This 1945 newsreel reports on the repatriation of New Zealand prisoners held in Japanese camps during the war in the Pacific. Cameraman Stan Wemyss (grandfather of Russell Crowe) ranges across Asia with the RNZAF — from Changi in Singapore, to camps in Java (Indonesia), and Siam (Thailand). The narration notes grimly that “the movie camera does not record the stench of death”; and returned PoW, Dr Johns of Auckland, implores for the sake of the children: “that the experiences that we have gone through at the hands of the Japanese shall never, never again be possible.”
Using plenty of his own photographs to illustrate his story, Errol Schroder takes us back to the 50s, 60s and 70s to provide his memories of being a photographer with the New Zealand Air Force (Schroder also spent three years in the navy). His Air Force career saw him posted through the Pacific and South East Asia. In Vietnam, there are tales of nervous times on American bases, and a hair-raising patrol in an OV-10 Bronco aircraft. Even in retirement, action came Errol’s way — his home was wrecked in the September 2010 Christchurch earthquake.
Coming on like a 1970s exploitation film, this video sees The Sagittarian (aka Shae Sterling) pounding the streets of Bangkok in a white suit and sunglasses. While on the hunt for a mysterious quarry, he encounters guns, breakdancing monks and some spectacular scenery. Fellow musician and filmmaker Mikey Rockwell, who features on the track, adds a touch of comedy in the finale. The video won a Knack Award at the 2007 Kodak Fringe Awards. After Sterling starred in this, he went on to direct videos for many other musicians, including Stan Walker and Maisey Rika.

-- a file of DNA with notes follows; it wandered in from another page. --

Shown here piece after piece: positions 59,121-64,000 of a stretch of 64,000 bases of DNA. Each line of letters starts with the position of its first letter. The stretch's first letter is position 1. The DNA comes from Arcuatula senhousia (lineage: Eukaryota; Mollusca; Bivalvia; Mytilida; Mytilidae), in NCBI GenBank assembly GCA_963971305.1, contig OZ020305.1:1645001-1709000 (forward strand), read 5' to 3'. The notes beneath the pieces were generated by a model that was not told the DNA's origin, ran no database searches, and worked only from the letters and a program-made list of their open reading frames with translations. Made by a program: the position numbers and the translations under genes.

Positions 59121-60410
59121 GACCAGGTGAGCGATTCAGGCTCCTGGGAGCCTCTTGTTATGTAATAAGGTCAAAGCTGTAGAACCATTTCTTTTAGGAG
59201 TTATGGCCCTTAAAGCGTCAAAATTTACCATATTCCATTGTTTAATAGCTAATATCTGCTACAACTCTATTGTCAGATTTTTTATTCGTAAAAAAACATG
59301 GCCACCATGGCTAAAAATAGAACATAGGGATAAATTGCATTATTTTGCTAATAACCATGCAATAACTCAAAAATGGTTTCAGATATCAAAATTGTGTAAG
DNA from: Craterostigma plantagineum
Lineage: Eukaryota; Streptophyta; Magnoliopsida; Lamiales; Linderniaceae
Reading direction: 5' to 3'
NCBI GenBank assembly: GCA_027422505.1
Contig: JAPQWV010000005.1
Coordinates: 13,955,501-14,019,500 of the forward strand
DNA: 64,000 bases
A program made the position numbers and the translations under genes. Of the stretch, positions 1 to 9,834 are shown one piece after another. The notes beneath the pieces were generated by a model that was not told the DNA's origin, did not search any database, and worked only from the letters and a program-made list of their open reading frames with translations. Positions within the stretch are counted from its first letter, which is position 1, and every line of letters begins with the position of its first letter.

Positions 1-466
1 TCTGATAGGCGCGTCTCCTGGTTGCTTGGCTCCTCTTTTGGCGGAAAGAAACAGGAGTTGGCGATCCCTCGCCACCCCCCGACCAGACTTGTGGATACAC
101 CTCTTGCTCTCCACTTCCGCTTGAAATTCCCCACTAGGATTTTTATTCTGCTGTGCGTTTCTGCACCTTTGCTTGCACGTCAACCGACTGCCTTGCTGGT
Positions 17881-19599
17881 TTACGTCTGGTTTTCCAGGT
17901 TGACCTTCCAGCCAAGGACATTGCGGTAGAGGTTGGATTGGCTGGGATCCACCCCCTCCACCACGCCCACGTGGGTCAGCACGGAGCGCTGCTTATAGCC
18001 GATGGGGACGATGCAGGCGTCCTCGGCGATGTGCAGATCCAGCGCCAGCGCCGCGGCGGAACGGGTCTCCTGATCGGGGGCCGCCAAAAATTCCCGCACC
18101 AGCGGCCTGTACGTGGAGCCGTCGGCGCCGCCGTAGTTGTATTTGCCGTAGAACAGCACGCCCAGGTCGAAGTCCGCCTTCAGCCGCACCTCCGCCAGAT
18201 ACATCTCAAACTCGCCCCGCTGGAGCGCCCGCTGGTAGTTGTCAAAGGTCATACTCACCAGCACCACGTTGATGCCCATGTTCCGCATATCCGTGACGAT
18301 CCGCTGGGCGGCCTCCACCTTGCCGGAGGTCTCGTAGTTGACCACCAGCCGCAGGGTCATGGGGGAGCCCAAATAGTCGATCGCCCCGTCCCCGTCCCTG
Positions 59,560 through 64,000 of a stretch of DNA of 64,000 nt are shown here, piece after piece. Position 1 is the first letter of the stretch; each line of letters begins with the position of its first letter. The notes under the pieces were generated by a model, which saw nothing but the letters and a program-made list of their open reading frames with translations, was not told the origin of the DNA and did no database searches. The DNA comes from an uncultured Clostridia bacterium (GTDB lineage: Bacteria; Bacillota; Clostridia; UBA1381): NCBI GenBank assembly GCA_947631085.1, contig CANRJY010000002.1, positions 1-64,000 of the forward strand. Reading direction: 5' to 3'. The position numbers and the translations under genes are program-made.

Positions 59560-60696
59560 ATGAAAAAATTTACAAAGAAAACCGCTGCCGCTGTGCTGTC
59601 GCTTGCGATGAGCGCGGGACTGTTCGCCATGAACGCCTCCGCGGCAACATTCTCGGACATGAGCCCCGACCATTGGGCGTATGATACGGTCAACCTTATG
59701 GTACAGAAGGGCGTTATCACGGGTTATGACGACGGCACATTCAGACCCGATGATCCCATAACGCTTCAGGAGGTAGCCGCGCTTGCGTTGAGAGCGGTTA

Taken from an unflinching anti-drink driving road safety campaign, this 1982 ad was made for the Ministry of Transport by Kiwi ad company Silverscreen. The concept was inspired by controversially imagined scenes in Oscar-winning 1979 Vietnam movie The Deer Hunter, in which US soldiers are forced to play Russian roulette by their Vietcong captors. The idea of equating the risks of drunk driving with Russian roulette has been repeated many times since, including campaigns by advertising agencies in Thailand and Italy.
In 2010, thanks to his work on James Cameron's Avatar, Kim Sinclair joined the short list of Kiwis to have scored both an Academy Award and a Bafta. His globetrotting career as a production designer has seen him working in locations from Mexico to Thailand to the Southern Alps, and for directors Martin Campbell (Vertical Limit), Steven Spielberg (The Adventures of Tintin) and Robert Zemeckis (Cast Away).
As an intrepid young cameraman for the National Film Unit, Don Oakley travelled to remote parts of New Zealand and brought to the screen scenes of the recently-rediscovered takahē, Opo the dolphin, and life in the backblocks. In a lengthy career, he also filmed in the studio and overseas, rising to be chief cameraman of the NFU.
British-born Malcolm Hall moved from newspaper journalism into television, after emigrating downunder. Since then his career as a producer and director has seen him helming current affairs, comedy, children's TV, and varied documentaries which have screened around the globe. At the turn of the millennium, Hall began making television for company NHNZ.
Brisbane-raised Janet McIntyre moved to New Zealand in 1989, and filed reports for 3 News before moving on to 60 Minutes and 20/20. Since switching to TVNZ she has been a long-time mainstay of current affairs show Sunday. She has filed stories from Kandahar to Gloriavale, and tackled interviewees ranging from Fijian dictators to Madonna. She was named TV Journalist of the Year at the 2005 Qantas TV Awards.
Mike Rehu began his career as a breakfast DJ. After a sidestep into presenting children’s television, he headed overseas. The trip was cut short by an invitation to return to TV, this time on the other side of the camera. After a stint in management for TVNZ in Singapore, he did 16 years running sports for ESPN and Fox. Lured back to be Māori TV's Head of Content, Rehu later moved into sports commentating and radio.
English-born journalist Gordon Bick arrived in New Zealand in 1964. Within two years he was producing current affairs show Compass. His Kiwi career came to an abrupt halt when he resigned in protest over claimed government interference in a special about decimal currency. Bick put his side of the story in book The Compass Affair, and crossed the Tasman to produce current affairs for the ABC and Channel Nine.